17. Japan and Asia: Mutual Ambivalences

Referring to “news” over the past five years, how would you characterize Japanese-Asian relations, especially relations between Japan and China and Japan and Korea? For example, the outbreak of anti-Japanese demonstrations in April 2005, or the Chinese and Korean response to former Prime Minister Koizumi’s repeated visits to Yasukuni Shrine. Most recently, in late October 2008, the Air Self-Defense Force Chief of Staff Tamagami Toshio was dismissed for a essay he wrote defending Japan from charges of aggression during World War II. What is the cause of friction-sometimes bordering on hate-between Japan and other Asian countries? And what is the history of this friction? Have Japan and its neighbors always been at war with each other?

Can you find counter examples of “love” and friendship between Japan and other Asian nations? What about the Japanese fascination with Korean television dramas? And what about Asian fascination with Japanese popular culture, including J-pop, anime, manga, and fashion? How does Japanese “cool” relate to the cultural heat generated by Asian history wars?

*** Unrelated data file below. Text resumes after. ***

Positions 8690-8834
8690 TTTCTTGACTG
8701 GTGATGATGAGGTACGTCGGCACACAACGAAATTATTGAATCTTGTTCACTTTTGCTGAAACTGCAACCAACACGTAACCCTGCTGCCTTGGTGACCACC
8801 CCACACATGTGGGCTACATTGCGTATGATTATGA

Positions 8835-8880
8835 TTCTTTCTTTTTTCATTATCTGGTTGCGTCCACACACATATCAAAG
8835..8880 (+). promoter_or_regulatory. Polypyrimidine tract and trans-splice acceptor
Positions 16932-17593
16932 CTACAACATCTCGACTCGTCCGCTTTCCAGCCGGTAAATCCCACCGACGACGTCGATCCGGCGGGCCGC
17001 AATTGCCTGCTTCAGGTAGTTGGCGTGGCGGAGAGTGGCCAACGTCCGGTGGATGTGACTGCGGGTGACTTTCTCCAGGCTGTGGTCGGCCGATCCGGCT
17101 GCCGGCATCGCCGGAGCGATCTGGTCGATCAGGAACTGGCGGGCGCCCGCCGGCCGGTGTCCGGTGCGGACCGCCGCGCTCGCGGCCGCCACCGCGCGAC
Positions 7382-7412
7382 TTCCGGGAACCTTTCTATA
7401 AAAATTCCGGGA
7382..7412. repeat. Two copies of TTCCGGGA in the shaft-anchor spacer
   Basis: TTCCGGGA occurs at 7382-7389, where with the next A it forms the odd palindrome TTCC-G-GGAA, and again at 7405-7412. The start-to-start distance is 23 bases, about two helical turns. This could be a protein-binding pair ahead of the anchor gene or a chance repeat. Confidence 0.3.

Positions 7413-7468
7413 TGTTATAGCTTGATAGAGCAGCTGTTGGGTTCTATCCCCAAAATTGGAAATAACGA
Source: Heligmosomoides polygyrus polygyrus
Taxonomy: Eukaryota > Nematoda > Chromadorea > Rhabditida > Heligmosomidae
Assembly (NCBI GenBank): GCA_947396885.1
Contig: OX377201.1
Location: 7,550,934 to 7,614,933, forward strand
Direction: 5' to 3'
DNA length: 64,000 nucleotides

Who is Kobayashi Yoshinori (b. 1953)? What should his views of Japanese history matter? What difference does it matter that he publishes his views in manga form?

For an informative essay on Kobayashi Yoshinori see: Rumi Sakamoto, “Will you go to War, or Will you stop being Japanese?” Nationalism and History in Kobayashi Yoshinori’ s Sensoron, Japan Focus, January 28, 2008.

When did these history wars between Japan and China and Japan and Korea intensify in the late 1980s, and especially after the end of the Cold War in 1989? What else happened in 1989? (How did the passing of Emperor Hirohito impact Asian relations?)

China under the control of Mao Zedong had minimal relations with Japan or with other “capitalist” nations. China began to emerge from international isolation only after the death of Mao in 1976. Under Deng Xiaoping, China began to “modernize” its economy and society, taking Japan as a model. A Peace Treaty was signed between Japan and China in 1978, initiating a new period of economic cooperation. As trade expanded between the two nations, expressions of mutual friendship (and war amnesia) abounded. Emperor Akihito’ s visit to China in October 1992, the first and only visit by a Japanese emperor to China, was highly successful. Later, on August 15, 1995, Prime Minister Murayama’ s apology for Japan’s wartime behavior, was favorably received in China and other Asian nations.

So what happened after 1995? What happened in Japan, in China and other Asian nations? How can we explain the growth of Japanese and Asian nationalisms in the new global age? What role has slow economic growth in Japan at a time of rapid economic growth in China played in creating this mutual ambivalence? What role has been played by popular culture in the form of film, anime, and manga? And what about the influence of the Internet: appeals to cyber-nationalism or to global internationalism? Any guesses about what the future will bring?